Interfaith WeddingWeddings are most often cause for joy, but sometimes parents have trouble with the idea of an interfaith union. They may be upset or distressed for a variety of reasons. In a fast-changing world, some people may view their religious and cultural practices as an anchor in a storm. An officiant may assist the future couple in addressing this kind of resistance to change while supporting their commitment to one another.

Here are a few suggestions for helping family and others adjust to something that may feel new and uncomfortable:

  • Demonstrate empathy. Parents may come from a strict tradition and feel threatened. Compassion may be a more effective tool for change than reaction.
  • Embrace compromise. Give and take is inherent to a successful blend, and may prove to be an essential skill throughout the marriage as well.
  • Allow space for parents to voice their concerns. They may feel less threatened by any breaks in tradition if they feel as though they have been heard.

This may be a wonderful opportunity for the people getting married to gain some insight into their future in-laws, who are likely to figure into many blended events to come.

Why Parents May Be Upset

Sometimes it helps to better understand why someone is upset, especially if you feel differently. The roots of resistance may run deep. While is it important to support the couple and help them stay resolute regarding their choices, a little empathy may help calm the waters. Reasons for distress may include:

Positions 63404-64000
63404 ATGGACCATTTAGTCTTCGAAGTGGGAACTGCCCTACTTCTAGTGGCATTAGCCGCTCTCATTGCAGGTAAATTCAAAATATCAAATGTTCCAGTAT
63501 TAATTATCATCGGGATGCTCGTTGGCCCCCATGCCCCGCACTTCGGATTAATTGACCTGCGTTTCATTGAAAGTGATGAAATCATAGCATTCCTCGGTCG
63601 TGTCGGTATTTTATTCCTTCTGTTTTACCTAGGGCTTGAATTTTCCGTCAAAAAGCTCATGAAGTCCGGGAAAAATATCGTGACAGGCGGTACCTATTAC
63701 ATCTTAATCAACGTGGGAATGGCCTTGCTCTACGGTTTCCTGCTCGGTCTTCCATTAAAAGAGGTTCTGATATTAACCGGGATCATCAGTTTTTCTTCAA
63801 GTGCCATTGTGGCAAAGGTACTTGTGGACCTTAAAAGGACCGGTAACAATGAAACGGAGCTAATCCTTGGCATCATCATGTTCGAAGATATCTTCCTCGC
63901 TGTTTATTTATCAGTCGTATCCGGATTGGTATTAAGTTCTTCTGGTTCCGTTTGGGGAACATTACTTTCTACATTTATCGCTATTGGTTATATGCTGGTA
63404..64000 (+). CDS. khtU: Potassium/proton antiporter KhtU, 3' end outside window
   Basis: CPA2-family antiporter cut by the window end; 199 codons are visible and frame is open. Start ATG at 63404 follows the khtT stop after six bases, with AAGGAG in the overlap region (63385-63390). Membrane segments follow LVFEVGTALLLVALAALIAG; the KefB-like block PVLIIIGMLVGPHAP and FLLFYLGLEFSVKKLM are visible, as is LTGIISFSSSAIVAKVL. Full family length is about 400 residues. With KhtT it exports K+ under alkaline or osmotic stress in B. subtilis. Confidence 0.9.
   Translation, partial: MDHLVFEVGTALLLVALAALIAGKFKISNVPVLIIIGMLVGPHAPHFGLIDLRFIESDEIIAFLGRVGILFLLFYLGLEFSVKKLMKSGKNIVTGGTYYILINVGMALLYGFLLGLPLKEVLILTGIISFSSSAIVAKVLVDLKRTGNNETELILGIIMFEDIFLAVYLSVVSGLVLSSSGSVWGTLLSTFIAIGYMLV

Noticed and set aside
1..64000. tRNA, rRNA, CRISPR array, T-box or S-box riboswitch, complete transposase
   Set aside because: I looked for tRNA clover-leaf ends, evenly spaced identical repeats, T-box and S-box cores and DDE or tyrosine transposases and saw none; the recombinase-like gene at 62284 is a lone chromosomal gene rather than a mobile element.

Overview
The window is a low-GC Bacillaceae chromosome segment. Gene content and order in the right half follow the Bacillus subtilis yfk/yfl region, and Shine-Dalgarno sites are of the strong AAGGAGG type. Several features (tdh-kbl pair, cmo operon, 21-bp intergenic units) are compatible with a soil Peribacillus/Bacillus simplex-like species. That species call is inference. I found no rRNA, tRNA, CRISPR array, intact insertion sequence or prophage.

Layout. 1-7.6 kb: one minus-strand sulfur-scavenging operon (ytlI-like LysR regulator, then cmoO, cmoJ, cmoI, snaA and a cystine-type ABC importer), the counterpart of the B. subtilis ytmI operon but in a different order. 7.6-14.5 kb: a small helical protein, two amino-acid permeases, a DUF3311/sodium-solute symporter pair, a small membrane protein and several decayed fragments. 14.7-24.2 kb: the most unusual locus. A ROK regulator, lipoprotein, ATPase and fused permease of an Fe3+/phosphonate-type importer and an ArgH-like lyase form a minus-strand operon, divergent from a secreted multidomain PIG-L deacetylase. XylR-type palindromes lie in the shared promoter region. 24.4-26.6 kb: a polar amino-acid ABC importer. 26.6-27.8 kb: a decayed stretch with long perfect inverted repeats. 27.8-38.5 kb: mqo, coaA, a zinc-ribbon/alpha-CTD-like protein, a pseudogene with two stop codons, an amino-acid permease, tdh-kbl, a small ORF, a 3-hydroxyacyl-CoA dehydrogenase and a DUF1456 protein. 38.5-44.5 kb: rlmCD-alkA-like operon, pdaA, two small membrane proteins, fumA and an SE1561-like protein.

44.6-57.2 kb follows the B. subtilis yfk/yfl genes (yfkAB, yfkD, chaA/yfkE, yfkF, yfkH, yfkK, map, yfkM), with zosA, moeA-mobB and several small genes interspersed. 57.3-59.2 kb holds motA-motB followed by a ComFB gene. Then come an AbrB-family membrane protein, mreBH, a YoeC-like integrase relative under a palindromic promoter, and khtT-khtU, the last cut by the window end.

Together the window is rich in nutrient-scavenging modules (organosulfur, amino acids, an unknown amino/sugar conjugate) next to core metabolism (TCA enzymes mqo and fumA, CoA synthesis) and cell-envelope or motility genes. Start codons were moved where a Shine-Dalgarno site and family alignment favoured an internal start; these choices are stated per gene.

• The spouse-to-be does not practice their religion
  • The ceremony is not scheduled to take place in their church
  • They feel the couple is leaving God out of the picture
  • The couple is not dressing or behaving as expected
  • Their son or daughter is betraying his or her own culture, and/or honoring their partner's traditions more
  • They are afraid of what people may think
  • They are set in their ways
  • They are somewhat prejudiced or suspicious of another culture

Sometimes it may prove difficult to put everyone at ease. It may not be possible to change someone's mind if they are determined to close it off. Exposure and education may work wonders, however.

Understanding Their Struggle

Resistance to an interfaith wedding may stem more from worry than from antagonism. Without the opportunity for open discussion, parents may wind up speculating on what they believe to be worst-case scenarios for their children. They may be worried because:

  • They feel their child and/or grandchildren may suffer
  • They suspect the marriage may not be properly blessed
  • They are concerned the ceremony may not be considered an official sacrament of their child's birth religion
  • They believe they have somehow failed as parents
  • They fear they may be embarrassed in public
  • They feel betrayed or are being forced to participate in something contrary to their faith
  • They fear being shunned by relatives or by their community
  • They feel they have lost control, or that their hopes for their child are gone
  • They are afraid their heritage may be diluted or not carry on into the next generation

Joining Together in Peace

Weddings and even the prospect of a wedding may give rise to intense emotions, and rightly so. The decision to join together in marriage is evidence of a deep commitment between two people to step into the future in loving support of one another. Sometimes, people close to the couple take longer to come around to something that may seem unfamiliar and threatening. It is possible that they may not come around at all. While this may be difficult and painful in the moment, if the couple is able to leave the door open and clear space in their hearts for those who may not yet understand or accept, their union may be truly blessed.

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